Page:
I’m coming up on my first anniversary as a Zeiss ZF user. To this day, focusing errors are the most common reason I have to reject images. In keeping with tradition in photography, this is more of an issue when light is low – razor-thin depth-of-focus, dark and dull SLR viewfinders and noise-processing combine into the perfect storm against sharp focus.
Earlier this year I spent a few weeks with an FE-2 on loan, which I enjoyed very much. One of the old-school features I came to miss afterwards was the split-prism focusing screen. At the time I made a note to get a 3rd party screen for my D700 later. Now that I have a Brightscreen P795H installed, I have mixed feelings about the approach.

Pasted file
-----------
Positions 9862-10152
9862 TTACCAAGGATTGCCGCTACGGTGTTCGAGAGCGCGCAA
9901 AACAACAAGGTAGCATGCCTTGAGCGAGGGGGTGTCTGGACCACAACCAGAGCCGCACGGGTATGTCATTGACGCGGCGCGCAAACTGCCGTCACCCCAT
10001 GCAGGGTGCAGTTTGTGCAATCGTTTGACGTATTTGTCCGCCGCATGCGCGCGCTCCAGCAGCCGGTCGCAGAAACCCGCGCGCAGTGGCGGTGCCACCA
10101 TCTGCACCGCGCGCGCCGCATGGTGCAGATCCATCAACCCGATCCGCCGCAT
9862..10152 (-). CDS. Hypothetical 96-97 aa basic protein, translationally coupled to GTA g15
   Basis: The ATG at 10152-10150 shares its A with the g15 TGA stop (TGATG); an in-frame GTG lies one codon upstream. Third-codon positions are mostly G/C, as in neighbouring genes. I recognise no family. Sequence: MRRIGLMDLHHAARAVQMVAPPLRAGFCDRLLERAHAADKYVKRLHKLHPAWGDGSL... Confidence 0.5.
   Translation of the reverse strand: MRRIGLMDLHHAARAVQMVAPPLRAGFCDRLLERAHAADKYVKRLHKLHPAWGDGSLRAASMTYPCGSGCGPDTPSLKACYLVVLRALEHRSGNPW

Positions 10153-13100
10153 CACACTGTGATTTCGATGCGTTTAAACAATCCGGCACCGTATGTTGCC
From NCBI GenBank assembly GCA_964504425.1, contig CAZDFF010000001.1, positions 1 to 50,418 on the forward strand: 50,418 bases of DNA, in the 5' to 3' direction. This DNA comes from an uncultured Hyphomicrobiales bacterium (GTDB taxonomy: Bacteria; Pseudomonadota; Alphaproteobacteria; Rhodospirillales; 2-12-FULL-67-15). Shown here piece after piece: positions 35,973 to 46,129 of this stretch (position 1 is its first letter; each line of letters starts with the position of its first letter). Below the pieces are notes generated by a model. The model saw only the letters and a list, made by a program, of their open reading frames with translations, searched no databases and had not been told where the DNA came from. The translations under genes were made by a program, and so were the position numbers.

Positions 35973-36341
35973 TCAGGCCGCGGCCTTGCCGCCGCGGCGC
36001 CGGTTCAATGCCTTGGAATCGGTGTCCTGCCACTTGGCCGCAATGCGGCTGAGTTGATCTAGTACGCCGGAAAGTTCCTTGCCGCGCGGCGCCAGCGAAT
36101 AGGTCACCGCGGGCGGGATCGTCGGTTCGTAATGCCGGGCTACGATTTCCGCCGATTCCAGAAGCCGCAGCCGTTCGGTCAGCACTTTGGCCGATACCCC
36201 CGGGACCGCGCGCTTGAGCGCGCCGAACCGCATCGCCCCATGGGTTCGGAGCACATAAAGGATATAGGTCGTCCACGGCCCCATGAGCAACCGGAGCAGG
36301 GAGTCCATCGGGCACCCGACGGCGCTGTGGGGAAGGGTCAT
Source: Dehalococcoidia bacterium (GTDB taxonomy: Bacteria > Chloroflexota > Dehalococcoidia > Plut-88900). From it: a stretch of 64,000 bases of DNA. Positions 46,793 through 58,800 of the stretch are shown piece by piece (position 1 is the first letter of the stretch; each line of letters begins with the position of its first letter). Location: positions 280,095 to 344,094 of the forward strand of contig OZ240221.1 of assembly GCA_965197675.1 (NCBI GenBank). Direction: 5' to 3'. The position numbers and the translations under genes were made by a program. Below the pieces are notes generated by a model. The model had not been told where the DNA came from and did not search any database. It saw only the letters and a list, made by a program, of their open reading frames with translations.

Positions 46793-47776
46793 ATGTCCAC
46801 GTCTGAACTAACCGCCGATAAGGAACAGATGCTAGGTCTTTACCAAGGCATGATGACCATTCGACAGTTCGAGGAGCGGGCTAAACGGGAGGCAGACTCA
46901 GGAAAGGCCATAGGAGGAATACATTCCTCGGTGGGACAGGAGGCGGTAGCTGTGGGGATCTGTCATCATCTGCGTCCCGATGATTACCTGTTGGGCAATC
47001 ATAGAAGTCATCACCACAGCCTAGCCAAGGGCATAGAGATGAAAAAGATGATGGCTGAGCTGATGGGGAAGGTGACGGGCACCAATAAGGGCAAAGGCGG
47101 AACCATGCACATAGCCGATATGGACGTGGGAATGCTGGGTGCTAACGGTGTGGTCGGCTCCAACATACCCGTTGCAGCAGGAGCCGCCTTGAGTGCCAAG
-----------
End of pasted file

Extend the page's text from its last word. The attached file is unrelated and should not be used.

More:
The split-prism screen makes some trade-offs compared to ubiquitous matte screens. For perpendicular detail with good contrast, the split-prism enables you focus faster and with higher accuracy. Conversely, for subjects that deviate from this ideal case it makes focusing more difficult and ultimately impossible. In that case, your only recourse is the camera’s phase-detect rangefinder.
Is it a bad deal? I’m not sure yet. It’s also the case that a dark SLR viewfinder invites reliance on the electronic rangefinder.
At the moment I’m experimenting with another classic on loan: the Leica M3. I haven’t put even a single roll of film through it yet but I can say with certainty that it is easier to focus the Leica rangefinder in low light. Overlap-focusing is fast and precise, so far meaning that small differences in distance on the lens’ scale are clearly visible as separate images in the rangefinder patch.
I suspect that there is truth in the superiority of rangefinders for manual focus.